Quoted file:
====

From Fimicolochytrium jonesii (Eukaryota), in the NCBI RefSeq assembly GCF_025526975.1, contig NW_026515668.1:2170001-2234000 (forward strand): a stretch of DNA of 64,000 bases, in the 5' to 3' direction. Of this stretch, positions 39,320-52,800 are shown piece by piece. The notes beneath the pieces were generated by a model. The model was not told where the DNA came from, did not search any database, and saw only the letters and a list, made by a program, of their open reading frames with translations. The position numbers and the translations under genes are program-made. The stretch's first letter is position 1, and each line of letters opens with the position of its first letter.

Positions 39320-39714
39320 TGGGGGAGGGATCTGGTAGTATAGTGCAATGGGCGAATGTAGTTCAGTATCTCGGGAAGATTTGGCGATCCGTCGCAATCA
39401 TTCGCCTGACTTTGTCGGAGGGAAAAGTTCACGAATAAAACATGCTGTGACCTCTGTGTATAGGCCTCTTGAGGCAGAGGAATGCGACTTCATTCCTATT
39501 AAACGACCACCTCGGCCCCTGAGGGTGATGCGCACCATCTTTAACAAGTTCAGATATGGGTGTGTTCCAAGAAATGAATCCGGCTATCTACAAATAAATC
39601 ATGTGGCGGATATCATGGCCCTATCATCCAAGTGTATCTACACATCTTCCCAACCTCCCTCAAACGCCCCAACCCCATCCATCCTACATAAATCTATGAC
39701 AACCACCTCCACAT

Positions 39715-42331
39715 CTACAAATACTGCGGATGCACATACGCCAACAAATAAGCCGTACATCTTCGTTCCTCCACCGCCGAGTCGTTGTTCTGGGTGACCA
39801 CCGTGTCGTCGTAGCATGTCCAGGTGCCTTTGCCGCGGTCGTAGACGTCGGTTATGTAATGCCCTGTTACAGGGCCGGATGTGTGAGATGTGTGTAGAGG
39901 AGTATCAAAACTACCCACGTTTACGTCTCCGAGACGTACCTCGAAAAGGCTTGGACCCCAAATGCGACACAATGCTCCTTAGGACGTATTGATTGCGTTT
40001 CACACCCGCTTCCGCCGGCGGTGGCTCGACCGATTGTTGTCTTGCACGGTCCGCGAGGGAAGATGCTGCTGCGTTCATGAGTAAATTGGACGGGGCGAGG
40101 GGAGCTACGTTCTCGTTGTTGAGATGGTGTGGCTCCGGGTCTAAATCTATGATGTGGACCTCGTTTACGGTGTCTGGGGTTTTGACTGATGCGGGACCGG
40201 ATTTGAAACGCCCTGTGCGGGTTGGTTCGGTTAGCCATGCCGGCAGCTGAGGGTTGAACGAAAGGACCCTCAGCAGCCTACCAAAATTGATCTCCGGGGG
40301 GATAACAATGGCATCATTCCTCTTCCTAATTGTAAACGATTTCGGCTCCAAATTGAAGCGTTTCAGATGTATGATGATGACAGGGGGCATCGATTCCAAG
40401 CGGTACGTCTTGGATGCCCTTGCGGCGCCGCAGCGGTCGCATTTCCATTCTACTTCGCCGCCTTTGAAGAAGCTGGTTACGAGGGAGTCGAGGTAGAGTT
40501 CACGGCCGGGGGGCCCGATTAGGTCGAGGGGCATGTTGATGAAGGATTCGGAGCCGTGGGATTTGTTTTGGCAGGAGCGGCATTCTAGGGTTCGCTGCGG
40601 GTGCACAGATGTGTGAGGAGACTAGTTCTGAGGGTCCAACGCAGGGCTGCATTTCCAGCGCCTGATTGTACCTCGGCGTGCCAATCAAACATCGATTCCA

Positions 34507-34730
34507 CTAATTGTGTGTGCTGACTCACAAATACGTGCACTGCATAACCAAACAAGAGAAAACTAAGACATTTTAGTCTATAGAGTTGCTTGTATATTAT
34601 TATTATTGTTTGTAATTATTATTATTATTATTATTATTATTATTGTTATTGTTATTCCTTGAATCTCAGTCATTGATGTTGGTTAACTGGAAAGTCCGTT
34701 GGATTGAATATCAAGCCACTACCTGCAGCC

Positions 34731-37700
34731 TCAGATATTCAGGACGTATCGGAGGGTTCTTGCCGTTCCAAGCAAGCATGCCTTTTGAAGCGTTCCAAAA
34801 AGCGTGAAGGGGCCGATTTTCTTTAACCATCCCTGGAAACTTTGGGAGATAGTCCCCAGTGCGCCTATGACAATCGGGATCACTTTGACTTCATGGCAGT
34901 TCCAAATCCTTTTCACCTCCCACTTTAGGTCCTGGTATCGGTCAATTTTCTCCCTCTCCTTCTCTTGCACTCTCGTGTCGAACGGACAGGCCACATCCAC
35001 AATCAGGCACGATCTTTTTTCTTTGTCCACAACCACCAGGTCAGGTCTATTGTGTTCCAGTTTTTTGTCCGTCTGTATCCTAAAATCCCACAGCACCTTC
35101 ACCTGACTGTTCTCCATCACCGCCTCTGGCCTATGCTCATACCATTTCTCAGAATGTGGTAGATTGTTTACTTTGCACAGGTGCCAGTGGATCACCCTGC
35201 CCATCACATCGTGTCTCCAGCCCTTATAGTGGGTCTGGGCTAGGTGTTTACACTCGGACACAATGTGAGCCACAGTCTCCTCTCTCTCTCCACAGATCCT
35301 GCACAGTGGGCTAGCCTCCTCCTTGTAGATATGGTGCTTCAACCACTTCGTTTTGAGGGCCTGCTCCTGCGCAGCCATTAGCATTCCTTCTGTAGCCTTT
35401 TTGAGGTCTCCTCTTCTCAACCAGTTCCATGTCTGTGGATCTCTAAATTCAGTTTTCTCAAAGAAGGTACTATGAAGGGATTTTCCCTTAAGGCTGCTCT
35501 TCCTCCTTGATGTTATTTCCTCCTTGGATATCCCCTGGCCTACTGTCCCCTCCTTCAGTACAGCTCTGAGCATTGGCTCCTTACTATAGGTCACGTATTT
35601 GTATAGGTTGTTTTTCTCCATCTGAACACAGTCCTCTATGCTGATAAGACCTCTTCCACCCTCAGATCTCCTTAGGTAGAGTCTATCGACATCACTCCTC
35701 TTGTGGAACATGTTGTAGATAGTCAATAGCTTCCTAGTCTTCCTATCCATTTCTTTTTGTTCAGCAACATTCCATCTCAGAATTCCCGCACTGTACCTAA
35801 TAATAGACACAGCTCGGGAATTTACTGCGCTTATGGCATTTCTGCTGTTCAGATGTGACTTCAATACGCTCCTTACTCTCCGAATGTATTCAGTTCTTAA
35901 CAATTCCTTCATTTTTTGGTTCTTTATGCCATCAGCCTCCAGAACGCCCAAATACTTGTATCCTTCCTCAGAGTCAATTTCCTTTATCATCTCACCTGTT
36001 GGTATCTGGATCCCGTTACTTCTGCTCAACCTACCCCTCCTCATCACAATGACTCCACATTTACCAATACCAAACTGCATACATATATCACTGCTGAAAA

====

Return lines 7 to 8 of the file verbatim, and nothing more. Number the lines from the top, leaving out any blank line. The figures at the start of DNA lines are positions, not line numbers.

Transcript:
39701 AACCACCTCCACAT

Positions 39715-42331